If you’ve ever considered spending large amounts of money on a PR stunt but aren’t sure what sort of results it will yield – read on.
While in Auckland over Christmas, I watched the Kim Dotcom saga unfold with friends and family sharing first-hand opinions. Mostly a dry joke and nod to its sheer ridiculousness.
Dotcom, founder of now defunct Megaupload, is under investigation by the FBI for Internet piracy of seismic proportions. Despite a previous dossier of international Internet crimes committed from Hong Kong to Germany, Dotcom has managed to establish a home in New Zealand and launch his new controversial file sharing platform, Mega.
Dotcom, in one word, is a maverick. Someone who bends the rules (or breaks them entirely) in order to achieve his goals. His surname is a red flag having been legally changed to celebrate his success with Megaupload. The onslaught of publicity stunts has been both shocking, entertaining, a bit weird – and crude.
File-sharing has always been fertile ground for the digital Robin Hoods and Dotcom is tapping into an anti-establishment undercurrent. It’s designed to win reputation rather than earn it, hide from a criminal record and of course, drive membership for Mega.
Mavericks are not always bad. In fact, Kiwis love mavericks. It takes a madness to make progress sometimes. Willing to stick out, stand up or risk looking losing face to champion a new idea. This is part of the Kiwi mentality.
So, enter Dotcom and the launch of Mega which featured a fake FBI raid and female dancers in military uniform. Sticking it to the man? Tempting fate? Youbetcha.com
His tactics began long before these circus shows. Gaining permanent residency in 2010, Dotcom had made $50,000 donations each to the Auckland’s Mayor, John Banks, Christchurch’s earthquake recovery fund and an injured rugby player. Further assessment of Dotcom’s tactics reveals he:
- Donated money to fund an awesome fireworks display in Auckland Harbour on new year’s eve in 2010
- Released a song titled Amnesia, to embarrass the Mayor of Auckland who “forgot” he and Dotcom were acquaintances.
- Staged NZ’s own Willy Wonka which involved handing out free ice cream with a handful of golden tickets among them, permitting access to his mansion for a grand tour (creepy?)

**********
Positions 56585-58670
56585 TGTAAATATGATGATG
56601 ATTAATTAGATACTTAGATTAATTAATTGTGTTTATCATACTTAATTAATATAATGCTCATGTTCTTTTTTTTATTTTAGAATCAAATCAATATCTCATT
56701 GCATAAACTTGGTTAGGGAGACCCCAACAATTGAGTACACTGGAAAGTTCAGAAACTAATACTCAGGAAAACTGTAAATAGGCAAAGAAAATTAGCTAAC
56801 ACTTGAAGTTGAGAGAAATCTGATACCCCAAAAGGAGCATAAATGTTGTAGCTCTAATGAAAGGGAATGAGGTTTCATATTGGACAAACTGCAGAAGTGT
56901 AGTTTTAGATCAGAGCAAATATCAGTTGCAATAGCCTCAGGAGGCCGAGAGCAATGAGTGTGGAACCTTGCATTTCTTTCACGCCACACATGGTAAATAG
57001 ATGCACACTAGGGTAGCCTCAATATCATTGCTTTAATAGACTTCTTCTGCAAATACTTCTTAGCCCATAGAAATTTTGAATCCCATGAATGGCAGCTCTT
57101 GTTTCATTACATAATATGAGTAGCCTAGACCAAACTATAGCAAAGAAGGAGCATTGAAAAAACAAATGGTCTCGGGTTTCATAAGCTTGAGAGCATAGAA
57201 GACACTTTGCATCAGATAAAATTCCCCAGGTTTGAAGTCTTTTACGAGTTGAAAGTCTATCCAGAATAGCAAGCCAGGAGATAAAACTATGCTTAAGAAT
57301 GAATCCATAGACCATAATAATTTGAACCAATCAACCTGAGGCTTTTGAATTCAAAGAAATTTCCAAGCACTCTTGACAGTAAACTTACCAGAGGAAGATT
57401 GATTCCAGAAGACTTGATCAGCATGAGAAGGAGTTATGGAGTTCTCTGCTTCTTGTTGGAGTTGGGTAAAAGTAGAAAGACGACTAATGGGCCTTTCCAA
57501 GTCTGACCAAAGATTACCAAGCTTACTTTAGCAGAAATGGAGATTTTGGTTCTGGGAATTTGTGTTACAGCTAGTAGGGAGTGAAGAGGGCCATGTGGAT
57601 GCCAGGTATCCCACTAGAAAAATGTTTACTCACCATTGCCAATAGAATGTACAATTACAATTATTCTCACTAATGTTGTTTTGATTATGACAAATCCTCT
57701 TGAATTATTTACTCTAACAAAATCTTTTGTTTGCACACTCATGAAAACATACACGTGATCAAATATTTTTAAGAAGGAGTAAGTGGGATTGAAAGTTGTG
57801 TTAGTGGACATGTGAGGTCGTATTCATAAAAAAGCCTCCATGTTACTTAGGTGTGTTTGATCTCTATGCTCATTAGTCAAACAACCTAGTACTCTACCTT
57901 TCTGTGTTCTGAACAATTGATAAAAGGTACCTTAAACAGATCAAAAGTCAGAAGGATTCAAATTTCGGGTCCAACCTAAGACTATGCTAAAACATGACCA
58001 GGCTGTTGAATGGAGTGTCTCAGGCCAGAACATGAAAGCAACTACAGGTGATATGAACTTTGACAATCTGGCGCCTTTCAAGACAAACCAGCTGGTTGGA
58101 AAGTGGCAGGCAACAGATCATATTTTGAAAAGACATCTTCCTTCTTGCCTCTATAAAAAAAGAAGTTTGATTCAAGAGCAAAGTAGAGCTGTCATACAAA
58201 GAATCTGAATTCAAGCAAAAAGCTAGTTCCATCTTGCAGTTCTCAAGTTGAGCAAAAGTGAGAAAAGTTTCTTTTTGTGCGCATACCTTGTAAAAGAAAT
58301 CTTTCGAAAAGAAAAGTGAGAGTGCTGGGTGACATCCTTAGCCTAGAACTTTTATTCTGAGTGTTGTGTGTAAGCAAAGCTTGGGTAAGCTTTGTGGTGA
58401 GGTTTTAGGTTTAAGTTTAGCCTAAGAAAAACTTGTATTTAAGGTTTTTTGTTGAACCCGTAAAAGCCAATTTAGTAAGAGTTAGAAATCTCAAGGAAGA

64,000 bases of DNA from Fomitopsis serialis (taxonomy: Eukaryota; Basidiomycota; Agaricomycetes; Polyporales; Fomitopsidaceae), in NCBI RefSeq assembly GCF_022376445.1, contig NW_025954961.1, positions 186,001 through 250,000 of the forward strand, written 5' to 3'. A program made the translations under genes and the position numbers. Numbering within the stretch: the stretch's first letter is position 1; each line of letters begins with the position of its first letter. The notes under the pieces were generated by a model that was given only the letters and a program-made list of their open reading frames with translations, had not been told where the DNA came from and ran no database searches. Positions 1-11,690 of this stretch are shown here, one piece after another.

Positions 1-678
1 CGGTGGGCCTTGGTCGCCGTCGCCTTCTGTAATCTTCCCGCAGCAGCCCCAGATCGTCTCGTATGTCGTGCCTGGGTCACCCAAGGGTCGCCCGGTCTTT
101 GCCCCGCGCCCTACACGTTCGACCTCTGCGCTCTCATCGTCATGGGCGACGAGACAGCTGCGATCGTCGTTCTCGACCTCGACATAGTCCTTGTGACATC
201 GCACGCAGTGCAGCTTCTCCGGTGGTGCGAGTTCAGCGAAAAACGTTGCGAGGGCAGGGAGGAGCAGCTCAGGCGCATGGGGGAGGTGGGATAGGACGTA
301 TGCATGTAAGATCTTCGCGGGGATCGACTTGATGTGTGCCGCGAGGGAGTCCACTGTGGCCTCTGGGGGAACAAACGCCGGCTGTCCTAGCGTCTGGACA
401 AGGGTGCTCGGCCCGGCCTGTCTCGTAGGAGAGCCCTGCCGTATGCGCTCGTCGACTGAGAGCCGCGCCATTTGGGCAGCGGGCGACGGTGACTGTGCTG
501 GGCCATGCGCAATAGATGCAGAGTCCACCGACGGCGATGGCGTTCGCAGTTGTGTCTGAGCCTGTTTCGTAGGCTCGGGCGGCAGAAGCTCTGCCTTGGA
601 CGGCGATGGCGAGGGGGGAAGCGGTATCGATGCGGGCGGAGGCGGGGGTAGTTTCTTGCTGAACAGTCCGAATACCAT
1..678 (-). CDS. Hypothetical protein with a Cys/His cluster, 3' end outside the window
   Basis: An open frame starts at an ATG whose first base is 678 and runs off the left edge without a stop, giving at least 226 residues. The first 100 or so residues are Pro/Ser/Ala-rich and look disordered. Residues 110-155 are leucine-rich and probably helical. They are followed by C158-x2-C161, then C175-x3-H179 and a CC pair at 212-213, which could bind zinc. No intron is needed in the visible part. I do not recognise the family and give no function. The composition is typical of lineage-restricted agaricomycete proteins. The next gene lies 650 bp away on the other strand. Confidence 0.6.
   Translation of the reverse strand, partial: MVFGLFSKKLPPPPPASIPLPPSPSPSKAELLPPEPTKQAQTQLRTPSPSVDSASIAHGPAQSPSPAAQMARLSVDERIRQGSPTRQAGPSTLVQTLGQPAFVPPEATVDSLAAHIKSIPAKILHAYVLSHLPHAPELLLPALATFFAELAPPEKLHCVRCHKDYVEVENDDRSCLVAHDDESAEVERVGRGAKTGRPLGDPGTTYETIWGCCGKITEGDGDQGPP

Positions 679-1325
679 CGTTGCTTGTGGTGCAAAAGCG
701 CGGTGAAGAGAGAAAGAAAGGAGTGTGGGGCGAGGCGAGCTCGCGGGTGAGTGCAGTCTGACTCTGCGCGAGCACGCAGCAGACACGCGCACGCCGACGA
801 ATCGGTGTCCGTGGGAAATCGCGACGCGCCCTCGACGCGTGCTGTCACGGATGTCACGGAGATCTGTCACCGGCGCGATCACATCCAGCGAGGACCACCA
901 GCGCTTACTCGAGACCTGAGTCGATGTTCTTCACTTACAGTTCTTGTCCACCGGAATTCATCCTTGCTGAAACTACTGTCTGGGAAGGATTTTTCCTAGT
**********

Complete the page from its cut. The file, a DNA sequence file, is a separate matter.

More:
- Largely funding the development of a new cable network so that mega.co.nz has enough bandwidth to work at its full potential and is promising free broadband.
At 6ft 7 and weighting 130kg this man is a monstrosity of both physical and sociological proportions. Is he harmful to New Zealand society with his lack of business ethics or consideration for the law? Or is he simply a competitive and savvy businessman capable of outsmarting his competitors (and accusers)?
Ostensibly, half of New Zealand’s public support Kim Dotcom. Keep in mind that in terms of New Zealand’s small population that is likely to be less than 1 million people (excusing babies, children and people who simply aren’t interested). However, many seem to consider him some kind of Santa-Clausesque-Rockstar following the launch of Mega in Auckland. Of his accusations of piracy, he said:
“It’s a little bit like a nightmare. Unexpected. Horrifying for my family, for my wife – who’s pregnant with twins, has nightmares and is feeling miserable.” when speaking with NZ TV journalist, John Campbell.
Unexpected!? Interesting turn of phrase for a fugitive. The real nightmare, is that the New Zealand public had a more favourable view of Dotcom than its own Mayor of Auckland, John Banks, according to a news poll conducted in October 2012. Dotcom’s own goodwill campaign is possibly the most profile-raising exercise ever seen in New Zealand’s recent history.
This is not a sustainable, long term engagement strategy. Dotcom’s business model is not sustainable. Eventually, after breaking more laws, in more countries, the law will pounce and the public will bore of his gimmicky antics. But, for now, it appears media spend translates to popularity.
Dotcom is layering icing on a mud pie. Half the New Zealand population aren’t dining; to those Kiwis eating it up, prepare for disillusionment.